Economist wants to assign value to Black women’s overlooked community work
Dr. Nina Banks, president of the National Economic Association, believes the work and community activism by Black women deserves another look.
According to Dr. Nina Banks, the new president of the National Economic Association, the community work carried out by Black women and other women who belong to marginalized communities has been historically overlooked and uncounted.
The New York Times reports that Dr. Banks, an associate professor of economics at Bucknell University, aims to establish economic value to activism by Black women.
An article published in December by the professor titled “Black Women in the United States and Unpaid Collective Work: Theorizing the Community as a Site of Production” researched and presented the history of the unpaid labor mostly committed by Black women. In her argument, she says organizing activity was improperly established as political work when it should be recognized as labor.
“Not only are we doing paid work for our communities and unpaid work in our households,” Dr. Banks said, according to the Times. “We are also doing a third layer of community work — we’re exhausted.”
Recognizing this collective activism as work reveals the extra burden Black and brown women are under, she said.
Dr. Banks has long advocated in academia and beyond for properly attributing Black women’s contributions to the economy. She recalled when she was the only Black student at Hood College in Maryland and a professor explained white men are simply more productive.
“I was so startled and hurt by what he was saying, and I knew it wasn’t true,” Dr. Banks said to the Times. “But I didn’t have the tools to be able to confront him.”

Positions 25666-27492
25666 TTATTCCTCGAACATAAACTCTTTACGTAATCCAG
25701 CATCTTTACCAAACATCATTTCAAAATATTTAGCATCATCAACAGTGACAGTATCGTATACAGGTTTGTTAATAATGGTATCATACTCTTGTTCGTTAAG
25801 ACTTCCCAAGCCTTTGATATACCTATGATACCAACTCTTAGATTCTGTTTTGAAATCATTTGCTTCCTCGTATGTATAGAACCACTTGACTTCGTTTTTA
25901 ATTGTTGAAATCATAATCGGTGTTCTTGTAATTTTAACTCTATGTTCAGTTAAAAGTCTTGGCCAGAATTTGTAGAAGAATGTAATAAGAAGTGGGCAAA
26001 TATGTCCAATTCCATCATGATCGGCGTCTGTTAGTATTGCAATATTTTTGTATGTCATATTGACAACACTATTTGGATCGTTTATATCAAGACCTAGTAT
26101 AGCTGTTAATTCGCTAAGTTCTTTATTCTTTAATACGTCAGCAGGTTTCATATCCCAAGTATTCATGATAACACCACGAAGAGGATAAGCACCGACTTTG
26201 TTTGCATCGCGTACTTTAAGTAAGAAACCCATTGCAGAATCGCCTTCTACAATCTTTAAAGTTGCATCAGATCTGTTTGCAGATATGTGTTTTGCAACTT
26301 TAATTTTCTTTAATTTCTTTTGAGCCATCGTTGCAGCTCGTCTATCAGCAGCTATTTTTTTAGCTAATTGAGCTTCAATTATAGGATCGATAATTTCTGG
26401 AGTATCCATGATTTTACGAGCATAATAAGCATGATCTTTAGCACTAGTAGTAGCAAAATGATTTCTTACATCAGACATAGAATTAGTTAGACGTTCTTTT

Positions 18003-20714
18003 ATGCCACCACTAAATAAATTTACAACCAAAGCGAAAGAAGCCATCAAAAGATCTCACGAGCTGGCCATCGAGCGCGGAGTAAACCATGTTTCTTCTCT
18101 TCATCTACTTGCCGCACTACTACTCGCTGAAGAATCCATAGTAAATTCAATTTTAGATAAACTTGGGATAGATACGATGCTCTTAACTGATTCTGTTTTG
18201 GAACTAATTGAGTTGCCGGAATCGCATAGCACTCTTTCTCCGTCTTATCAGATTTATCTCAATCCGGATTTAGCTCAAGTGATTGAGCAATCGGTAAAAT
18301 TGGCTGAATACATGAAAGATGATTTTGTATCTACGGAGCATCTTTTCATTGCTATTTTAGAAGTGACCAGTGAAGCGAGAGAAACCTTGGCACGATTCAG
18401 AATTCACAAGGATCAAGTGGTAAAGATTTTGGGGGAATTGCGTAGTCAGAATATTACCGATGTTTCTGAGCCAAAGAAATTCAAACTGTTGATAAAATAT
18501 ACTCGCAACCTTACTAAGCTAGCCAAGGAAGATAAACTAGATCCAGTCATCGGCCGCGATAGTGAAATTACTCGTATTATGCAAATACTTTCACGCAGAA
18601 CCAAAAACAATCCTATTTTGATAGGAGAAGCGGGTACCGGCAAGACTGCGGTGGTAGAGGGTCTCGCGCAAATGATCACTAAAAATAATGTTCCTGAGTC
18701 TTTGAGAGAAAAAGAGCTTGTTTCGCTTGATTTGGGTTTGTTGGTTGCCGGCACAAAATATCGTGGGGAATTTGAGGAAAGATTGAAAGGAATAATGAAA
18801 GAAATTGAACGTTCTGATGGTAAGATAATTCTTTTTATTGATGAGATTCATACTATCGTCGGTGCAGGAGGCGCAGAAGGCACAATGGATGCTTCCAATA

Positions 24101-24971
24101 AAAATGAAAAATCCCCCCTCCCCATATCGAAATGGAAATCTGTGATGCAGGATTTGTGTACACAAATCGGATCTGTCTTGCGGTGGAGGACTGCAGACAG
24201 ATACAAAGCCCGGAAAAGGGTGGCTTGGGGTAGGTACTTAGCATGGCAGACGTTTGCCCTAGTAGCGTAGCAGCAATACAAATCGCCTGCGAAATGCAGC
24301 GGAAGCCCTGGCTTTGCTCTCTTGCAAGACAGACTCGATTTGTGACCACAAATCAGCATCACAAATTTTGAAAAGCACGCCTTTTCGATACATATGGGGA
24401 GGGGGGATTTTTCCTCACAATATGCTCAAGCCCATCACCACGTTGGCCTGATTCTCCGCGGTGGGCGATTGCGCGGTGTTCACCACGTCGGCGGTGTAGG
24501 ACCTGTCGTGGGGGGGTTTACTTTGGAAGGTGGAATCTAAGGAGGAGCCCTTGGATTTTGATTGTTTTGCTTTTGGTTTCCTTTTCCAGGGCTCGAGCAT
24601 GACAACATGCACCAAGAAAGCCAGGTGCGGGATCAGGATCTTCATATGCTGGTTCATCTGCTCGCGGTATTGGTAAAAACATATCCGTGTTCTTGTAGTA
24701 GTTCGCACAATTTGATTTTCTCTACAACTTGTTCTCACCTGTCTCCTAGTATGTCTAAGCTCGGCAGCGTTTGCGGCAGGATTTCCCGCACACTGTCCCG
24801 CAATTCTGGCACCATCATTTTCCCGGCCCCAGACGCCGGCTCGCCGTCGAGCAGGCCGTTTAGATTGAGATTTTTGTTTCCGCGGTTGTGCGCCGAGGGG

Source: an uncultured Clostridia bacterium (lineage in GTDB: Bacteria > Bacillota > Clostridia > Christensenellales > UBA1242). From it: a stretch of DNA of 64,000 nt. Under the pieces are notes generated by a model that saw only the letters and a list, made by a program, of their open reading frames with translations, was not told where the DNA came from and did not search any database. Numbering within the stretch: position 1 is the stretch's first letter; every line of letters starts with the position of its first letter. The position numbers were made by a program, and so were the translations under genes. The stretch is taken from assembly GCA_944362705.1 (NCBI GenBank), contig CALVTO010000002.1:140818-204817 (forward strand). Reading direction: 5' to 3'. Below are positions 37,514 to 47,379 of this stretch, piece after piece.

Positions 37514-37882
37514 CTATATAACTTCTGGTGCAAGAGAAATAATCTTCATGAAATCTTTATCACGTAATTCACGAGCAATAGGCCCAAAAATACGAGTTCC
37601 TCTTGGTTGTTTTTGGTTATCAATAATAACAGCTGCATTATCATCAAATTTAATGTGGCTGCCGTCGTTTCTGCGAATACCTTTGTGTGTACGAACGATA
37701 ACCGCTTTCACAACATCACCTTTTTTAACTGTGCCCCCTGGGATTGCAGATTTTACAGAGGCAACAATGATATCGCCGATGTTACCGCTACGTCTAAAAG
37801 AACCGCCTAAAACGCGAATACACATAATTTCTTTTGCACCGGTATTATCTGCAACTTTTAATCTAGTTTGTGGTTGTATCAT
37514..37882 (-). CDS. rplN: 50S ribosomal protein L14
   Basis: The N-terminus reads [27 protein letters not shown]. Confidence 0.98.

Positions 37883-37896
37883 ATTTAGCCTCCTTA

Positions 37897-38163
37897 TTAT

Her work includes research documenting the Atlanta Neighborhood Union founded and led by Black women in 1908 to survey the needs of their community. That resulted in the Women’s Political Council in Montgomery, Alabama, which worked on voter registration and political protests, including the Montgomery bus boycott.
She also highlights a group of Black women in Los Angeles who came together in 1985 to stop a toxic waste incinerator from being built in the neighborhood. The group, Concerned Citizens of South Central Los Angeles, still exists and works to provide affordable housing, youth programs, and more.
According to Fortune, as of 2017, only 3.2% of doctoral degrees in economics are awarded to Black people each year. The outlet reported, “more than 52% of Black economists experience racism and/or discrimination, according to a 2019 report by the American Economic Association, and less than half of 1% of all top economics papers across a 30-year period explicitly address race/ethnicity.”
The New York Times reported that Dr. Banks will publish a book on the life and work of Dr. Sadie T.M. Alexander, the first Black woman to receive a doctoral degree in economics in 1921. Alexander also became the first Black woman to be admitted to the Pennsylvania Bar after pivoting to legal work when she was denied opportunities as an educator.
The NEA was founded in 1969 as the Caucus of Black Economists “to promote the professional lives of minorities within the profession,” according to the official website. The group commemorated the 100th anniversary of Alexander earning her doctorate with a weekend conference at the beginning of the year.
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